Sciatica can be managed with a number of different treatments with the goal of restoring a person's normal functional status and quality of life. When the cause of sciatica is lumbar disc herniation (90% of cases), most cases resolve spontaneously over weeks to months. Initially treatment in the first 6–8 weeks should be conservative. More than 75% of sciatica cases are managed without surgery. Physical activity is often recommended for the conservative management of sciatica for persons that are physically able. However, the difference in outcomes between physical activity compared to bed rest have not been fully elucidated. In persons that smoke who also suffer from sciatica, smoking cessation should be strongly considered. Treatment of the underlying cause of nerve compression is needed in cases of epidural abscess, epidural tumors, and cauda equina syndrome.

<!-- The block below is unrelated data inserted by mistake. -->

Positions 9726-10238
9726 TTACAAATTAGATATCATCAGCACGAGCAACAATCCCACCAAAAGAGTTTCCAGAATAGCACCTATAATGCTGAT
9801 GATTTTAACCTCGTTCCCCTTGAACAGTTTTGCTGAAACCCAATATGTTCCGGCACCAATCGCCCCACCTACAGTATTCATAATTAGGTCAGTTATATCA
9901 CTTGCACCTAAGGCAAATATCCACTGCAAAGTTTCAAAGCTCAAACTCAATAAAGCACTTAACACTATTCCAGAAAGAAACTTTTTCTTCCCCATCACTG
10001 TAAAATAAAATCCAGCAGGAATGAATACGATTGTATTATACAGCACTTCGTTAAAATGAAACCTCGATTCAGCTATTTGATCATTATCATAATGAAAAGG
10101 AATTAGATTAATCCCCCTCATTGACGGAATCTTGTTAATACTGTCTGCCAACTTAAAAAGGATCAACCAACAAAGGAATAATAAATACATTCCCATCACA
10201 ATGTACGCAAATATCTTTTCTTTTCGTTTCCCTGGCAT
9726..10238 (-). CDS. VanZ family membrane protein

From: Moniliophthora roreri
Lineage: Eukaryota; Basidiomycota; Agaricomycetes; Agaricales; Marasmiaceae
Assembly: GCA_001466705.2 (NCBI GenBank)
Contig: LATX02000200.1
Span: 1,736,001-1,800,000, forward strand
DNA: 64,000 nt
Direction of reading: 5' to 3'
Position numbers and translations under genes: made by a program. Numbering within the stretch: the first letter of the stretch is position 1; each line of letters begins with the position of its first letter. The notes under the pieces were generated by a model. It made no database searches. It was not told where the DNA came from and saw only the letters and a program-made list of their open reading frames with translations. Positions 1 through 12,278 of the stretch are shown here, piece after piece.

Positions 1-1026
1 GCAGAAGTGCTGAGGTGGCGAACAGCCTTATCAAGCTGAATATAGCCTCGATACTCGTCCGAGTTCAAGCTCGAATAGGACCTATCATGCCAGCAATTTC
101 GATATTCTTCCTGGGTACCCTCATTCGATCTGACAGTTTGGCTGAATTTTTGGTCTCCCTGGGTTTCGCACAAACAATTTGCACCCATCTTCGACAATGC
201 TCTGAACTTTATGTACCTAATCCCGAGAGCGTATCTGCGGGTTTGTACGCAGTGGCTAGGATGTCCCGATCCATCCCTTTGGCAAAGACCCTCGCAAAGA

There is no one medication regimen used to treat sciatica. Evidence supporting the use of opioids and muscle relaxants is poor. Low-quality evidence indicates that NSAIDs do not appear to improve immediate pain and all NSAIDs appear about equivalent in their ability to relieve sciatica. Nevertheless, NSAIDs are commonly recommended as a first-line treatment for sciatica. In those with sciatica due to piriformis syndrome, botulinum toxin injections may improve pain and function. While there is little evidence supporting the use of epidural or systemic steroids, systemic steroids may be offered to individuals with confirmed disc herniation if there is a contraindication to NSAID use. Low-quality evidence supports the use of gabapentin for acute pain relief in those with chronic sciatica. Anticonvulsants and biologics have not been shown to improve acute or chronic sciatica. Antidepressants have demonstrated some efficacy in treating chronic sciatica and may be offered to individuals who are not amenable to NSAIDs or who have failed NSAID therapy.